Bulova Accutron Astronaut

Regular price
$2,200
Regular price
Sale price
$2,200
Electric
38 MM
– Show less
SKU AS09217
Article Number 40991723
case size 38 MM
movement Electric
approximate age 1960s
dial color Black
material Stainless Steel
style Sport
category Vintage
bracelet Metal
lug width 18 MM
Includes Stainless steel multi-link bracelet with early unsigned blade clasp.
overall condition The case is in outstanding condition overall showing normal signs of wear from age and use. Dial is in outstanding condition with even patination across the luminous indices and 'Obelisk' handset.
Electric
38 MM
– Show less
SKU AS09217
Article Number 40991723
case size 38 MM
movement Electric
approximate age 1960s
dial color Black
material Stainless Steel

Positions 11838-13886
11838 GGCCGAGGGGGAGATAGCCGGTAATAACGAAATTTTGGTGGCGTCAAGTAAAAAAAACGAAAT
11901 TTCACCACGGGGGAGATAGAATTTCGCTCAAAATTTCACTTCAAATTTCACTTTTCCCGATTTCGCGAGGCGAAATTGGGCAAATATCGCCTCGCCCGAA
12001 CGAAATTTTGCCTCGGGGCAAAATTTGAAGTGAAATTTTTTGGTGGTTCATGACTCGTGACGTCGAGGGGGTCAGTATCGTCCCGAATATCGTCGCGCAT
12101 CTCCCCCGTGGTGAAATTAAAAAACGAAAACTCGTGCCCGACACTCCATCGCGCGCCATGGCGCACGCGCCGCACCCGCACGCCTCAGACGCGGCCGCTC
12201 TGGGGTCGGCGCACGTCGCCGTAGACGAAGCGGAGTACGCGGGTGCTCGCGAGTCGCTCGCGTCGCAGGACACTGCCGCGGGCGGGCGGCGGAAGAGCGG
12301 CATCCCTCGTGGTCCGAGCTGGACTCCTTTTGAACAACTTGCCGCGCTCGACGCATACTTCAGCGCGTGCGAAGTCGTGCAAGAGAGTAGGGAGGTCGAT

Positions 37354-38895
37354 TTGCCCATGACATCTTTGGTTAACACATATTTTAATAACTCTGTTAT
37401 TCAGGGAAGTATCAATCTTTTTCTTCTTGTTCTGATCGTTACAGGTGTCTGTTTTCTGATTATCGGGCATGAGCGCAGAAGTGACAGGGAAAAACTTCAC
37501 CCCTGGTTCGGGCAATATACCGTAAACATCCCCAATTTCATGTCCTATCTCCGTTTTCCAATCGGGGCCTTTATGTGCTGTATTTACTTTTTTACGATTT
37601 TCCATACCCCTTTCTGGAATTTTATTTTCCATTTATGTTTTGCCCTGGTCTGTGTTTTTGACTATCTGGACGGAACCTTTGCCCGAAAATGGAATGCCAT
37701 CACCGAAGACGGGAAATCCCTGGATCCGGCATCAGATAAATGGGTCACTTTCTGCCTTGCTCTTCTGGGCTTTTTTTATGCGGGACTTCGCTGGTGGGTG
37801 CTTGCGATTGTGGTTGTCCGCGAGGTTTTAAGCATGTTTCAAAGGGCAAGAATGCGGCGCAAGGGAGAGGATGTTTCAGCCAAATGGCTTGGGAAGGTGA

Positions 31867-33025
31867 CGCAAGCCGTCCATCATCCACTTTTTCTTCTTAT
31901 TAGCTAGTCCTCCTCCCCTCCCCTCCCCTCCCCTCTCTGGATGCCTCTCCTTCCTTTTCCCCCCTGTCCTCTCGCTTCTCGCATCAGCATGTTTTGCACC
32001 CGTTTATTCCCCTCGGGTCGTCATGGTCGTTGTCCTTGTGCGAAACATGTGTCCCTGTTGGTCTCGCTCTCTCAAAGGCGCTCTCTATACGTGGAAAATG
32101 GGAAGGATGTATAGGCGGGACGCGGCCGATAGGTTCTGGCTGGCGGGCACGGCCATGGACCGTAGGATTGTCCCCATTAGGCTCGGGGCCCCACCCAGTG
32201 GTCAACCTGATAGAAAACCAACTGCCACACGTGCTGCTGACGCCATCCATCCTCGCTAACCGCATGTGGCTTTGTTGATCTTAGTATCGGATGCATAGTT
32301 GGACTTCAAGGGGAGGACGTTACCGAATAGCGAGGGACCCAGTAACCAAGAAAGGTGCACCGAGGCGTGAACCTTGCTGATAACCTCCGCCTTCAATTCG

style Sport
category Vintage
bracelet Metal
lug width 18 MM
Includes Stainless steel multi-link bracelet with early unsigned blade clasp.
overall condition The case is in outstanding condition overall showing normal signs of wear from age and use. Dial is in outstanding condition with even patination across the luminous indices and 'Obelisk' handset.

Why We Love it

When the Lockheed A-12 was selected to fly for the CIA’s ‘Black Aircraft’ project, it was the most advanced aircraft in the world — and for its pilots, the CIA selected the most advanced wristwatch — the Bulova Accutron Astronaut. 

For those uninitiated to the A-12, here’s a brief rundown: The A-12, the predecessor to its more widely-known successor, the SR-71, was built for extremes. It was capable of reaching speeds over 2,000 miles per hour - three times that of the speed of sound - and could reach upwards of 90,000 feet in altitude, giving its pilots the opportunity to touch the face of God. The aircraft's titanium exterior was constructed to withstand the intense G-forces and extreme temperatures it was subject to in these conditions. Above all, the A-12 was the first operational supersonic stealth spy plane.